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A little historical perspective on the #BoliviaCoup/#NoFueGolpeDeEstado debate…
[I want to acknowledge I have an unusual vantage point in this debate. I've spent the past 12 years documenting and explaining how movements overthrow governments in Bolivia.]
Bolivia has had numerous coups over the last ninety years, beginning in May 1936 and ending in October 1982. From 1936 to 1985, a military ruler headed the government 57% of the time.
Bolivia has also had many changes of government prompted by disruptive protests. These include at least all of those in this table.
Typically, the 1952 Revolution, 1979 and 1982 restoration of democracy, and the 2003 and 2005 Gas Wars are not thought of as coups. Nor is the early election forced by strikes in 1985.
Why? I think: In all of these cases, the military signaled limits to further state repression, stayed out of the presidential chair, and did not substitute its choice of leaders for one determined at the ballot box.
But in several of these cases, the military leadership urged the president (or his eligible successor) to step aside.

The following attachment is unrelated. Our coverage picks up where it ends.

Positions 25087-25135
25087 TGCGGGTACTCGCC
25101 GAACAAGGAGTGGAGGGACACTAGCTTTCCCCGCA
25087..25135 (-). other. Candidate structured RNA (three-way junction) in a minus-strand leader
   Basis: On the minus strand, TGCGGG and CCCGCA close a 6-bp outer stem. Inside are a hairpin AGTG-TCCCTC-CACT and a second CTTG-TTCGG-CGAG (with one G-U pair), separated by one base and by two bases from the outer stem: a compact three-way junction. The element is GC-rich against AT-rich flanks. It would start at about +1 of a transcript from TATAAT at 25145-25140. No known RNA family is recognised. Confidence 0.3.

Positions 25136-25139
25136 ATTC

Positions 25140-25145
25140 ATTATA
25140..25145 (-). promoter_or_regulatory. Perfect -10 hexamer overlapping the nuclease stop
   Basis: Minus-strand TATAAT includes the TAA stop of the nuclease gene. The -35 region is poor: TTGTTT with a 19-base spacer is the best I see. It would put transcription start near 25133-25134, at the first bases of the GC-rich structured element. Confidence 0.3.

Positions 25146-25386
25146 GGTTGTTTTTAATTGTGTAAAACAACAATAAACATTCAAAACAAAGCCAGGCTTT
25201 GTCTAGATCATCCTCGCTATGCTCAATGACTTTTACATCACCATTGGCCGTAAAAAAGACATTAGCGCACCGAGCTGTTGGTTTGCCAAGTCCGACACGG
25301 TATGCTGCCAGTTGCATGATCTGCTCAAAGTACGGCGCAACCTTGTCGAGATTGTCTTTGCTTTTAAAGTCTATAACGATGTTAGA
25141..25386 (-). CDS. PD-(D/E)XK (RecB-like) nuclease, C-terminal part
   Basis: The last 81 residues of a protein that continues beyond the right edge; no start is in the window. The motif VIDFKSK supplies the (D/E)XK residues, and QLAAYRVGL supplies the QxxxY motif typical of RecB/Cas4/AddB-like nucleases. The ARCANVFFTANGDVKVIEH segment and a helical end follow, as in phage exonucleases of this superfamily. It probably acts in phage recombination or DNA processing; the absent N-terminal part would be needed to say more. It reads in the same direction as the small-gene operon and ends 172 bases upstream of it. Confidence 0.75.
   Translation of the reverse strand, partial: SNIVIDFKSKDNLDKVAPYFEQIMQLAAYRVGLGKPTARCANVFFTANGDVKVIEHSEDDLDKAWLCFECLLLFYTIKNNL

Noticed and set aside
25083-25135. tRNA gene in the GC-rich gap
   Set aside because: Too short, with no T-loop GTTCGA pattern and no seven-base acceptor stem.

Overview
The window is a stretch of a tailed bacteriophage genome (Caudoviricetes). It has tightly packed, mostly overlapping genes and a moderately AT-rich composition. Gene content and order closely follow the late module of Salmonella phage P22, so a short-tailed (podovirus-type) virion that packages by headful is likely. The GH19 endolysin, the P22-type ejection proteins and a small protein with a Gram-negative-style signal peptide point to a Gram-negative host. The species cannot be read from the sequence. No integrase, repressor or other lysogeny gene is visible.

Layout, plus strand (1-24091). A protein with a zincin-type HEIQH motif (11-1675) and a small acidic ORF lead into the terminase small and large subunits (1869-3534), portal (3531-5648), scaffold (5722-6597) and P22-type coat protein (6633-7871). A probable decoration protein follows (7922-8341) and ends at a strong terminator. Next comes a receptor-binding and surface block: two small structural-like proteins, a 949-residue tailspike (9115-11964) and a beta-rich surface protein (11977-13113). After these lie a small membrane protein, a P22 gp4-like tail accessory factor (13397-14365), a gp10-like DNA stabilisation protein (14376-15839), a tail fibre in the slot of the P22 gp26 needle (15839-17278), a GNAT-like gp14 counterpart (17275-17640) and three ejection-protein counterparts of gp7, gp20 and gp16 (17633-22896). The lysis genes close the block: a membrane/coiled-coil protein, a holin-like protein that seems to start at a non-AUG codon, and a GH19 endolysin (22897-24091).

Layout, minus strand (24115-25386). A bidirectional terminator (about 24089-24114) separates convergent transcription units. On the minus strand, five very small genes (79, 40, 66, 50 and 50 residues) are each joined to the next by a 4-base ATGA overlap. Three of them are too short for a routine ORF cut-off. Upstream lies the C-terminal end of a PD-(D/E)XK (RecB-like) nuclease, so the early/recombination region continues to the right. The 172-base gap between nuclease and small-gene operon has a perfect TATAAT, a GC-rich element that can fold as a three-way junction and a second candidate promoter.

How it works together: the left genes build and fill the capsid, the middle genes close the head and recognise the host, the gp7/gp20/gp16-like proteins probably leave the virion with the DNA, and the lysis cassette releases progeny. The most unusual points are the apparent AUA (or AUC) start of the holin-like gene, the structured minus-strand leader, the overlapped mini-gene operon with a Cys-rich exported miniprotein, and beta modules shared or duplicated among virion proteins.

This includes the 2005 Gas War, when the military made it clear to Hernando Vaca Díez, president of the Senate, that he must step aside and allow elections.
Nonetheless, outgoing presidents have seen the events as coups.
Gonzalo Sánchez de Lozada called the 2003 Gas War "un
proceso sedicioso de golpe de Estado instigado politicamente por Evo Morales y otros dirigentes"
"I cannot resign because that would mean the end of democracy in Bolivia, and probably the disintegration of the country." —Gonzalo Sánchez de Lozada, October 16, 2003 #Bolivia
The present moment could still become a coup if power is kept in the hands of the military, or transferred to Camacho, or the military suppresses the MAS-IPSP. Stay vigilant for these things, and demand they do otherwise.
Not a day where I think being intellectually consistent is going to make many people happy with me.
Also in 2003, three days before Goni fled, the Armed Forces commander Roberto Claros publically declared that the military "doesn't support the president as a person, but rather the constitution."
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